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Created: March 19, 2002
Latest Update: March 19, 2002

E-Mail Icon jeannecurran@habermas.org
takata@uwp.edu

Jose Gurvich's Composicion con hombre rojo, at Museo Virtual de Arte El Pais Changing Perceptions
of Time and Space

Copyright: Jeanne Curran and Susan R. Takata and Individaul Authors, March 2002.
"Fair use" encouraged.

  • Museo Virtual de Artes El Pais Click on the museum to enter. You will see a reception hall. Move your cursor to the map-like rectangle in the lower right corner. Click on the fat rectangle at the opposite end of the hall from the blinking arrow. You will see the corner of an exhibition room. Click on the middle painting on the left wall, Composicion con hombre en rojo. Click on the small button, directly under the painting that says info. Explore the painting. What do you think Jose Gurvich is trying to say in Composicion con hombre en rojo? Backup.

    Discussion Topics

    1. How are time and space represented in Gurvich's painting?

      Consider heads, feet, legs. Are they where you would expect them? But if this painting showed different times in different spaces, then might all the heads, feet, and legs been in those positions at some point, in some space? And from which angle to you see all these parts of people? Looking down? Looking at eye level? Looking from far away, looking from up close? Might you have seen all these angles of perspective at some time? And in an alienated and alienating world might your head sometimes feel that all these images just tumble on top of one another?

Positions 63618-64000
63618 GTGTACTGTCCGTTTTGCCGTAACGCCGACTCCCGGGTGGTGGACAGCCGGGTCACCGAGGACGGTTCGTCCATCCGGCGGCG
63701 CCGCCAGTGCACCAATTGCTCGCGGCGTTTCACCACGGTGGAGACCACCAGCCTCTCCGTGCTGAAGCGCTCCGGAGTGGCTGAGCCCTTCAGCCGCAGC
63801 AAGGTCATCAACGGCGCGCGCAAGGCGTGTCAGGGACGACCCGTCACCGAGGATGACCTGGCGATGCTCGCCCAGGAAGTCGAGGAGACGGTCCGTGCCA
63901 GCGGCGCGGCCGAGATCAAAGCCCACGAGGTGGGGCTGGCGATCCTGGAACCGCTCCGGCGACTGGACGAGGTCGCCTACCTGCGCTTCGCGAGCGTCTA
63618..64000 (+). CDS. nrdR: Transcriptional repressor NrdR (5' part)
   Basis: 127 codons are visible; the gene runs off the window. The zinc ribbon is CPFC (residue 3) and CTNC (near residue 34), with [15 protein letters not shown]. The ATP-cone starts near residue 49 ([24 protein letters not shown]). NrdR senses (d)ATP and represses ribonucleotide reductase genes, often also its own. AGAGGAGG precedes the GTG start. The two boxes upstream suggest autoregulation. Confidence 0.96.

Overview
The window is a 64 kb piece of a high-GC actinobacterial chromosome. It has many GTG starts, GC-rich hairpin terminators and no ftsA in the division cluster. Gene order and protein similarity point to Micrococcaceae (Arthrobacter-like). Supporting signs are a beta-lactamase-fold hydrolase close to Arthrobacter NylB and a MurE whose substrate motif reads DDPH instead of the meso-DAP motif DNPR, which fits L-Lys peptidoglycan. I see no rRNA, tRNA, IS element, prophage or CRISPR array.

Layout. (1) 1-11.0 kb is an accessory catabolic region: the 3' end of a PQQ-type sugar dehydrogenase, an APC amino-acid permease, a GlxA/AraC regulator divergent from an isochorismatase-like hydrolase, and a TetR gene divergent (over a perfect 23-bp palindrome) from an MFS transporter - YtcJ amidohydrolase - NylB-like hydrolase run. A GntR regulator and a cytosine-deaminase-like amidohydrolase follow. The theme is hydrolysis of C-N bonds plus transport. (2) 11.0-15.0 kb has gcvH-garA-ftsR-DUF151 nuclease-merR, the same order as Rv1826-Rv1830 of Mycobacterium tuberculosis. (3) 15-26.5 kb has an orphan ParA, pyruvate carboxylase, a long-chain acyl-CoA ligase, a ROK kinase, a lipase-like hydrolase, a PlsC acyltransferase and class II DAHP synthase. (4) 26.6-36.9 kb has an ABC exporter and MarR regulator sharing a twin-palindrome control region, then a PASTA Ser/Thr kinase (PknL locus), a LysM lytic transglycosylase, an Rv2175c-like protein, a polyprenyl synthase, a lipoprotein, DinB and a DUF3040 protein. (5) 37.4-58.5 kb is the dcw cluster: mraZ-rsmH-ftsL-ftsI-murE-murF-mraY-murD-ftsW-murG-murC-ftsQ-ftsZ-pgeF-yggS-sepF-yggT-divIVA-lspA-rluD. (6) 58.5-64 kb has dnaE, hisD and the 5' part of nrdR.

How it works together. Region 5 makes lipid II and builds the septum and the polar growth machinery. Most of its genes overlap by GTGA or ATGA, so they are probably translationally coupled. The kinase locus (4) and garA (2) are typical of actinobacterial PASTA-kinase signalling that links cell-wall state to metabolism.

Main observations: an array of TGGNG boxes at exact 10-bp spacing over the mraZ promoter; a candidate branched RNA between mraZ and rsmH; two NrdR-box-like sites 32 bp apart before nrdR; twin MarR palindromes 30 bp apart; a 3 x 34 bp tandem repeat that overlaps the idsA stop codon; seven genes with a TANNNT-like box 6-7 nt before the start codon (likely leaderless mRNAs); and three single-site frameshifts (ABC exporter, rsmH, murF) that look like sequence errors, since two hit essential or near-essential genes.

2. Could you give a sociological interpretation of time and space as it is possible that Jose Gurvich was seeing it?

      Consider the feeling of being overwhelmed. Just when you manage to finish one thing another pops up. Might not Gurvich's composition be one way of expressing that feeling. Try saying in words what Gurvich might have been feeling. If you are a poet, you might well create a poetic accompaniment to the painting. But if you are like me, a glance from your attempt to capture the feeling in words, followed by a glance at Gurvich's painting, will give you some feeling for the role of art in expressing and shaping our worldview.

      Music also affords us another way to expand our imaginaries and see our world from different perspectives. I will try to gain the skills to give you examples of that, too, on our site.

    3. What similarities do you see between Gurvich and Chagall? In The Birthday?

      Marc Chagall's The Birthday, 1915
      The Birthday Marc Chagall. 1915. Oil on canvas.

      Consider people floating about as they oughtn't be able to do. Consider what that means in terms of space. Are we bound to a given space with given laws of movement? Have you ever felt that you could walk on air? What mood does that generally express? Can you empathize with Chagall's painting more effectively if you've had that feeling? Is romantic love like that? Can the painting evoke those feelings for someone who could not read? Is painting language?

    4. What similarities do you see between Gurvich and Chagall? In I and the Village?

      Marc Chagall's I and the Village
      Marc Chagall's I and the Village.